Model checking
mu-calculus
coalgebraic logic
graded mu-calculus
probabilistic mu-calculus
parity games
eng
Schloss Dagstuhl – Leibniz-Zentrum für Informatik
Leibniz International Proceedings in Informatics
1868-8969
2019-08-20
140
36:1
36:16
10.4230/LIPIcs.CONCUR.2019.36
article
Graded Monads and Graded Logics for the Linear Time - Branching Time Spectrum
Dorsch, Ulrich
1
Milius, Stefan
1
Schröder, Lutz
1
Friedrich-Alexander-Universität Erlangen-Nürnberg, Germany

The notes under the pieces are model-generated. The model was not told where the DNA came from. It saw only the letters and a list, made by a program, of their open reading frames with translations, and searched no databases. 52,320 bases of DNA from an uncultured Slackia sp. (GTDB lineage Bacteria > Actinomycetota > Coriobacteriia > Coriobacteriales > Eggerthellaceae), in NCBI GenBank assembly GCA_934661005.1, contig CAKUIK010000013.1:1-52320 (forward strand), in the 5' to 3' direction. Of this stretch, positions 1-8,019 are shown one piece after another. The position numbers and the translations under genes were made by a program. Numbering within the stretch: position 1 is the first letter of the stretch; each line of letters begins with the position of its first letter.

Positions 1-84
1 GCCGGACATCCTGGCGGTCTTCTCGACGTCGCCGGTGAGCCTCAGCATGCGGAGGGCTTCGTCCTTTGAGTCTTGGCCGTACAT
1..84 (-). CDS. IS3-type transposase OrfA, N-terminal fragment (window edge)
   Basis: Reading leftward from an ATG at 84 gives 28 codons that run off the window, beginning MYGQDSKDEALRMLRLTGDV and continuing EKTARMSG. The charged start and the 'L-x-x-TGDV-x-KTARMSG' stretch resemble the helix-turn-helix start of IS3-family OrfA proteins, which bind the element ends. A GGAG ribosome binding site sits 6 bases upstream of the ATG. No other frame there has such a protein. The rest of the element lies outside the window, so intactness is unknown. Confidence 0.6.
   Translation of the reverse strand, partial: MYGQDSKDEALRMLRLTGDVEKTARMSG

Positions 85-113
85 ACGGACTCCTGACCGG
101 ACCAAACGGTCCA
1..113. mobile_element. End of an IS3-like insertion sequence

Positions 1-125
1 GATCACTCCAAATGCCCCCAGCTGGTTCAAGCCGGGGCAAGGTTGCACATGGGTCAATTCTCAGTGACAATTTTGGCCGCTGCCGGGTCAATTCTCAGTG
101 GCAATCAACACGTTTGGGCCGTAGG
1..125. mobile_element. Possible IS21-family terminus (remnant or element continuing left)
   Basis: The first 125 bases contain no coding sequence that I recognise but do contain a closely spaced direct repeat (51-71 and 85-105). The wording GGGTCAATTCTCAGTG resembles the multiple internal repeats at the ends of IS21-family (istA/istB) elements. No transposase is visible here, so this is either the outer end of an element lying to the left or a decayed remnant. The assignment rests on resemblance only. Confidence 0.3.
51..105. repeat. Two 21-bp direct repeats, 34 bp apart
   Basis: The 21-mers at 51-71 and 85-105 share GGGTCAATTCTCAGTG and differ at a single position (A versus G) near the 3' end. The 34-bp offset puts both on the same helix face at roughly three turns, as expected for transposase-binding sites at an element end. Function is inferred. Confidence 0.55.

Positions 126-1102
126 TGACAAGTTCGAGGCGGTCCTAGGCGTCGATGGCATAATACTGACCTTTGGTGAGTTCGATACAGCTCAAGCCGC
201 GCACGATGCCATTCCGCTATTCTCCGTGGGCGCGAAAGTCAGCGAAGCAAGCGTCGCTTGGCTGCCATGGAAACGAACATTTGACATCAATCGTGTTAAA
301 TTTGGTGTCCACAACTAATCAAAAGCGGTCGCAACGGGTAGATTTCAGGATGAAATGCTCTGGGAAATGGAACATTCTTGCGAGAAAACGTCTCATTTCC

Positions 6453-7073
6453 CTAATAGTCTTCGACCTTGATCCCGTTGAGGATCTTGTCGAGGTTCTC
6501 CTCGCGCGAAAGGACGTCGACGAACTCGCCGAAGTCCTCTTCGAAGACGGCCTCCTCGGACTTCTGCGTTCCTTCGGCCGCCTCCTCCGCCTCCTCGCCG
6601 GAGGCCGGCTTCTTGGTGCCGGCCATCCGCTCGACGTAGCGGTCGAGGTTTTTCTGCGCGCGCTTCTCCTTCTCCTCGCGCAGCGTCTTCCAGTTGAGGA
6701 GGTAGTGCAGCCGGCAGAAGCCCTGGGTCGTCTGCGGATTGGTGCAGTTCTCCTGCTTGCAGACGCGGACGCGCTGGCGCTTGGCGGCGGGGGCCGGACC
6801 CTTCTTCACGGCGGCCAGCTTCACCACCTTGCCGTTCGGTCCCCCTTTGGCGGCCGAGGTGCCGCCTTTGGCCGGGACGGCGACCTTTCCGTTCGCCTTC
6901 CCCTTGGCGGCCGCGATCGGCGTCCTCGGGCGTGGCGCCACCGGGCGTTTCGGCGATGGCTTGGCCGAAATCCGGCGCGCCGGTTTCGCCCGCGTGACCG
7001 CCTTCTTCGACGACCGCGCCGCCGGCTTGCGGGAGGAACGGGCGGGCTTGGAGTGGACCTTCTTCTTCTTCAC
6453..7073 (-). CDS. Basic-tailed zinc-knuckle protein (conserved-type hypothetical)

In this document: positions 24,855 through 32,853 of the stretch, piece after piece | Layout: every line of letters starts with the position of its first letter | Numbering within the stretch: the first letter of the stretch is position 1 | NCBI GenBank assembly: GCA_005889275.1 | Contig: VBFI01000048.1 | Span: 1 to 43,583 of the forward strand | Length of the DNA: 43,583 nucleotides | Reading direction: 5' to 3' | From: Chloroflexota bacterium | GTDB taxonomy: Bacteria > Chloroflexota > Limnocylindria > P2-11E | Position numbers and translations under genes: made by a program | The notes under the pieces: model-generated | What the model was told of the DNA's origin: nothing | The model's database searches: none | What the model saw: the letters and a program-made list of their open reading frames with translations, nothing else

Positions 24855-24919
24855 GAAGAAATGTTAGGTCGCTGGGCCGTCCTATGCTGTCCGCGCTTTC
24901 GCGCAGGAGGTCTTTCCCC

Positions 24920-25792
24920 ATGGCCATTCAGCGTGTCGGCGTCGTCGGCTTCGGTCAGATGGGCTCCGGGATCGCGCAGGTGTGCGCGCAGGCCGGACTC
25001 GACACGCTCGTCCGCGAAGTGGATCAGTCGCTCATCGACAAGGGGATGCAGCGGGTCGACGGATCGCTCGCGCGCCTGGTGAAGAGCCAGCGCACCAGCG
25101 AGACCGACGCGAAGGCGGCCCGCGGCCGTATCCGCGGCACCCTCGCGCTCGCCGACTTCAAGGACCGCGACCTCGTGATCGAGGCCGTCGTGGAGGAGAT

State-based models of concurrent systems are traditionally considered under a variety of notions of process equivalence. In the case of labelled transition systems, these equivalences range from trace equivalence to (strong) bisimilarity, and are organized in what is known as the linear time - branching time spectrum. A combination of universal coalgebra and graded monads provides a generic framework in which the semantics of concurrency can be parametrized both over the branching type of the underlying transition systems and over the granularity of process equivalence. We show in the present paper that this framework of graded semantics does subsume the most important equivalences from the linear time - branching time spectrum. An important feature of graded semantics is that it allows for the principled extraction of characteristic modal logics. We have established invariance of these graded logics under the given graded semantics in earlier work; in the present paper, we extend the logical framework with an explicit propositional layer and provide a generic expressiveness criterion that generalizes the classical Hennessy-Milner theorem to coarser notions of process equivalence. We extract graded logics for a range of graded semantics on labelled transition systems and probabilistic systems, and give exemplary proofs of their expressiveness based on our generic criterion.